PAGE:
He Blames God
My mother was 21 years old when she died from Lymphoma. She was a daughter, sister, wife and mother. I was one year old at the time. On August 15th it will be 35 years that she’s been gone. From what I’m told about my mother, she was full of life. She was caring, compassionate, charming, feisty and charismatic. Her life had just begun. My father and she were looking forward to life together, life that now included a baby girl. Then tragedy hit and changed my family forever.
For many years (sometimes still if I’m honest) I’ve asked God why He would take her from our family. Why He would allow two parents to lose their child and a sister to lose her best friend. Why gift my father with a wife and her with a child only to senselessly take her out of the equation?
I have my days and moments when these questions take hold of my thoughts and send me down a road of trouble. On this road I’ve searched for understanding grasping for it all to make sense. Just when it seems senseless, it hits me. There is a reason. There is a reason that my parents met, fell in love and got married. There is a reason that God saw it fitting for me to grow up without her. Did life feel harder? Absolutely, but good came from it. I have deeper relationships with my father and aunt that I may not have had otherwise. I had to grow up and mature a little faster than I might have had she been there.
My father hasn’t moved on. He has never remarried. He has never forgiven God. He has yet to find understanding. I’ve tried talking to him telling him the same things that I’m telling you, “Maybe our relationship wouldn’t be as close if she were alive.” To which he responds, “How can you know? Maybe we would have been just as close but it would have been three instead of two.” I can’t argue with that. He’s right; I don’t know how it would have been. But, I do understand something that he doesn’t. God sees the whole picture. He knows what is good and right and He definitely knows better than we do.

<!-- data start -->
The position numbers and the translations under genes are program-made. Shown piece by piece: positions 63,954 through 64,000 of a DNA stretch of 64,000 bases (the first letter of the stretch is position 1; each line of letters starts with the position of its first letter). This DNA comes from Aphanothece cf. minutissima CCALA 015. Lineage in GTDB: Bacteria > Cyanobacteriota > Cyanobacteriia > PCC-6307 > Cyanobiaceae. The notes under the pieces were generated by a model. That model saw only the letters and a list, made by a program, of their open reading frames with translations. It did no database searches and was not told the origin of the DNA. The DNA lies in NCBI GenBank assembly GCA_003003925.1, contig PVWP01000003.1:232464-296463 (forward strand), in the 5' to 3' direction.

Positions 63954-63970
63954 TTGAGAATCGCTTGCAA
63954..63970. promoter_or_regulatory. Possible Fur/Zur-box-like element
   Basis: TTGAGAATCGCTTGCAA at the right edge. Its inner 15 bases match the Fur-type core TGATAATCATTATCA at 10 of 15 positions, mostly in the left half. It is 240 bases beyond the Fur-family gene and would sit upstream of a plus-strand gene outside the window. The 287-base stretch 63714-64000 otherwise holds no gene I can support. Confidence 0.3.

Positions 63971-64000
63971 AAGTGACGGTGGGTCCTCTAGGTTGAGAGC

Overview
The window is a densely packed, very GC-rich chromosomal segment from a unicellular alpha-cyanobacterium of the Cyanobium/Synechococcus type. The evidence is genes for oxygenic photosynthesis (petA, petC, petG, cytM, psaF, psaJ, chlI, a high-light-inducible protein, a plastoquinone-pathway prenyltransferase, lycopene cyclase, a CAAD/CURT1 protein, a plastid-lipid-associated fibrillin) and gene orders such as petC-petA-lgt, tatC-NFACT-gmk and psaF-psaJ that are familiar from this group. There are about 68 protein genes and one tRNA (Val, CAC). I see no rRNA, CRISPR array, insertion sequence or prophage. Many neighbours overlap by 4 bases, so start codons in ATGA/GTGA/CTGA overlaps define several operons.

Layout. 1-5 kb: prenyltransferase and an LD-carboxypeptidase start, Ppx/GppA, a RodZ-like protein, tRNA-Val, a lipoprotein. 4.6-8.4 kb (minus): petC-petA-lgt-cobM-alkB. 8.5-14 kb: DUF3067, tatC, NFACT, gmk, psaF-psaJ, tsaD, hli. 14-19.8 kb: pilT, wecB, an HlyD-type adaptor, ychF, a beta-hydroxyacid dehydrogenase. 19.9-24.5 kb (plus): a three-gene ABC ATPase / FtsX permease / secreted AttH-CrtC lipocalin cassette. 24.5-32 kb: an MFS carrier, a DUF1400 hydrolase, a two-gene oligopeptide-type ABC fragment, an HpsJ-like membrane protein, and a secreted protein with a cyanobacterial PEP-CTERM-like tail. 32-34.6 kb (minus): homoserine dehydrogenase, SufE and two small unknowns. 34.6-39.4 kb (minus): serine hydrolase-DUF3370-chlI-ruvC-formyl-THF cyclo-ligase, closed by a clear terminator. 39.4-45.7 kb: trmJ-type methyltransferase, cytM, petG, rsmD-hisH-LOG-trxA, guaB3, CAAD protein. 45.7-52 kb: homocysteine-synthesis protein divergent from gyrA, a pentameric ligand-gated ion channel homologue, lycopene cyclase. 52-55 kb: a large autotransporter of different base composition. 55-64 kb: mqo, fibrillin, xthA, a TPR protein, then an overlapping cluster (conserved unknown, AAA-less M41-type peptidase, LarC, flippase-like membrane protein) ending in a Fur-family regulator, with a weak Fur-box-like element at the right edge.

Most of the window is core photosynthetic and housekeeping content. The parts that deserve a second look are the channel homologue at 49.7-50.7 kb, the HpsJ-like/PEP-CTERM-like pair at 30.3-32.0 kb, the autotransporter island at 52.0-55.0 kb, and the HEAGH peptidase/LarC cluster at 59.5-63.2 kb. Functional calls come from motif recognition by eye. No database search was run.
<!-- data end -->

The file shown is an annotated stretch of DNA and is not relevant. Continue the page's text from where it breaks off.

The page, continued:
I am often struck by the way God gives us understanding. I’ve been learning a lot lately about what God thinks and feels about me, his daughter. He loves and accepts me. I can literally do anything and He will continue to pursue me with the same love and acceptance that has been there all along. Does anyone else feel that way about their children? Could your children do the most horrible things and still have your love? Do you not love them without condition? We love our children the way God loves us and I don’t believe that God did that by mistake (because God DOES NOT make mistakes.)
Being a parent is an amazing privilege, but it’s not all rainbows and butterflies is it? As parents we want to raise our children to be whom God says they are. We want them to mature which is usually met by obedience and we want them to grow. Grow from their experiences, grow in relationship with their Heavenly Father and grow into people that society would be pleased to welcome. In order to get them there we occasionally have to let them learn lessons on their own or take away things that they want and sometimes give them the things that they do not want. So why would we do this? Don’t we have the authority to keep them from the troubles that we’re allowing them to face? Aren’t we allowing them to face some of it because we see the greater good? We’re big picture parents. We can see how things that we allow them to go through will help them in the long run. We don’t do this because we enjoy watching them squirm; we do it because we love them.